Many of the ideas about kingship advanced by Bede are to be found in his Biblical commentaries, listed in the last chapter of the HE, on the Old Testament (hereinafter OT) books of Genesis, 1 Samuel, Kings, Proverbs, the Song of Solomon, the books of the prophets, and on many of the New Testament books. These, too, were disseminated widely on the Continent, evinced by the commentary on the Book of Revelation, which is extant in 11 Continental manuscripts copied before c.900. Bede took his ideas from the Bible, and his thoughts were always intertwined with millenarian thoughts about the place of the Anglo-Saxons in the Sixth Age of the world. As a Christian historian, he saw only one history for all people, a universal history; the Sixth and final age, after the Incarnation, was a preparation for the coming of Christ, thus all that the Anglo-Saxon kings did was done in order to prepare for ‘the death of the whole world’. It was through his OT exegesis that he came to equate the Anglo-Saxons with the Israelites, a chosen people of God, seen especially in the commentary on 1 Samuel. Resultantly, he based much of his thought on kingship on that of the Israelites, such as Saul, a king who, in Bede’s opinion, failed his people because he did not fear God enough, which resulted in his own death and the defeat of his people. Bede’s biblical model of kingship can be found in the HE when he compares King Æthelfrith of Northumbria (ob.616) with Saul, differing only in that he ‘was ignorant of the divine religion’. That is, he had the good qualities of a king like Saul, such as bravery, and was excusable for any failings that Saul had because he did not know the God that Saul knew. In his letter to Egbert, in 734, he equated the Anglo-Saxon bishops with the OT ‘priests of the people of God’, again pointing out the similarities between the Hebrews and the Saxons. Another parallel between the HE and the OT is the fact that like the books of Samuel the HE is set within a loosely chronological framework based around the reigns of kings. Finally, one of the important Insular contributions to the Carolingian Renaissance was a reliance on the Bible and the application of the OT to current affairs and Bede’s works through their popularity would have unmistakably demonstrated this to any Continental audience.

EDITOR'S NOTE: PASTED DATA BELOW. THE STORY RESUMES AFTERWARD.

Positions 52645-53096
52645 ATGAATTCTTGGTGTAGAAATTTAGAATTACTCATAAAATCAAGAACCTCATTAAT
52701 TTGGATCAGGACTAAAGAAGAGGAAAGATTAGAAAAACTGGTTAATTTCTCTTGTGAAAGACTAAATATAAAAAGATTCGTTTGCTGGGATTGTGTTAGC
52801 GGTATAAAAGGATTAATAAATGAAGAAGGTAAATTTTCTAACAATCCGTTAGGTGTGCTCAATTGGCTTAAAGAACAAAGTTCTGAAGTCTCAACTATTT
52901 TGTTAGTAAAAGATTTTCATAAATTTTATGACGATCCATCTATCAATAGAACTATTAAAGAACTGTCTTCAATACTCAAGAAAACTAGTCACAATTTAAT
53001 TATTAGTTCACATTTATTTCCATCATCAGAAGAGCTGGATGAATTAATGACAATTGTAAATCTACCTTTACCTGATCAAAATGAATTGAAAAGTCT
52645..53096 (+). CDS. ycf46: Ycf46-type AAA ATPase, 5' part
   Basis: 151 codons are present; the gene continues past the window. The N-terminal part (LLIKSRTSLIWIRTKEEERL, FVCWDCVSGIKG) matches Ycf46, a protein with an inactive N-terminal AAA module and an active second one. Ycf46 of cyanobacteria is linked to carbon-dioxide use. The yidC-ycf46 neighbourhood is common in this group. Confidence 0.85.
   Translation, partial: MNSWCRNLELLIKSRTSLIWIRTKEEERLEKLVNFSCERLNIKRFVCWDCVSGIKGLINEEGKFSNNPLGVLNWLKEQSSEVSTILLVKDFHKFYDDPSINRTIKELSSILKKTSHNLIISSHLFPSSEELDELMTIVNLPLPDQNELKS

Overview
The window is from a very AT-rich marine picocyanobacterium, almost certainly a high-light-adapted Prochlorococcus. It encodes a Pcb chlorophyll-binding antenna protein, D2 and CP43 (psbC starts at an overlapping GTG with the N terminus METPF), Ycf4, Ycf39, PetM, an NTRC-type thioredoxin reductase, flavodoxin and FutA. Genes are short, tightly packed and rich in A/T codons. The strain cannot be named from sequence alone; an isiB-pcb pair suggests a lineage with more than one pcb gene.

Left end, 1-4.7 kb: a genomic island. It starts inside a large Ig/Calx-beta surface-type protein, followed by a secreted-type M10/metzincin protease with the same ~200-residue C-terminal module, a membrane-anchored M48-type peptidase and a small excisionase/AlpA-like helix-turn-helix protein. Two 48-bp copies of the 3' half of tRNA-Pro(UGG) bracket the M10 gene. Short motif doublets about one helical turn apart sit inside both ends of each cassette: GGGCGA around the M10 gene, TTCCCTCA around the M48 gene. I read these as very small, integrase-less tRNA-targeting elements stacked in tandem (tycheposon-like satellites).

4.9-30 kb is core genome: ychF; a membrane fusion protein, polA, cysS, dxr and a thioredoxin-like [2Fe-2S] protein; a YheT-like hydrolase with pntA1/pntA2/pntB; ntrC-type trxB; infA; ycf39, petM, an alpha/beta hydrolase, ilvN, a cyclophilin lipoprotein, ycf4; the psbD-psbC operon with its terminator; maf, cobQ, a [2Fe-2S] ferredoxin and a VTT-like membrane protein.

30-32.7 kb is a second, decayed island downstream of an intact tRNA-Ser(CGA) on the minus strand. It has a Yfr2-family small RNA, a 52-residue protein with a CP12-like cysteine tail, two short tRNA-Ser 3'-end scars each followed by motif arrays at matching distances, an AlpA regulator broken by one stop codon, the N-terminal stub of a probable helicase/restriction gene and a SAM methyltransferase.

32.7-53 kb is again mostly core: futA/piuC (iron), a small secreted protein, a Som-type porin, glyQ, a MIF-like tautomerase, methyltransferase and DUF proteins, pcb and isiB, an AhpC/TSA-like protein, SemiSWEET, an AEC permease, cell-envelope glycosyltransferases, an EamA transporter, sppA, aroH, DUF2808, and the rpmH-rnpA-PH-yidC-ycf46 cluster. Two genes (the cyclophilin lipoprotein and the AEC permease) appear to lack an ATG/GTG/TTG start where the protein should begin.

Further ideas of Bedan kingship are found in Bede’s Letter to Egbert of 734, which went further in his use of biblical models. It contains notions about the ‘Lord’s anointed’, the people of God, the bishops responsibility for the spiritual health of the laity, how unjust rulers could have been dealt with, the responsibility of the king on the day of judgement and the king’s moral state. Only three manuscripts of this document survive, compared to the 133 of the HE and the 240 of the DTR that survive. This is a result of it being a private letter, thus it lacked a circulation on the Continent, yet it is of consequence in any investigation of Bedan theories, especially those on kingship. Also, Egbert was archbishop of York and teacher at the School of York, where Alcuin was taught and where he became schoolmaster (magister) in 767, before he took all his learning to the court of Charlemagne. As such, Egbert, a former pupil of Bede’s, would have transmitted Bedan theories into the school. His successor Ælberht, archbishop of York (773-8) and Alcuin’s teacher, would have included these theories in the curriculum he created. This formed the background to the future ideas of Alcuin and created a continuum of Anglo-Saxon ideas from Bede to Alcuin’s pupils on the Continent, ensuring that the York view of the world survived. Ælberht was clearly in favour of Bede; this can be seen in his letter to Lull, which he ended with a citation from Bede’s metrical Life of St Cuthbert (Vita Sancti Cuthberti, 716).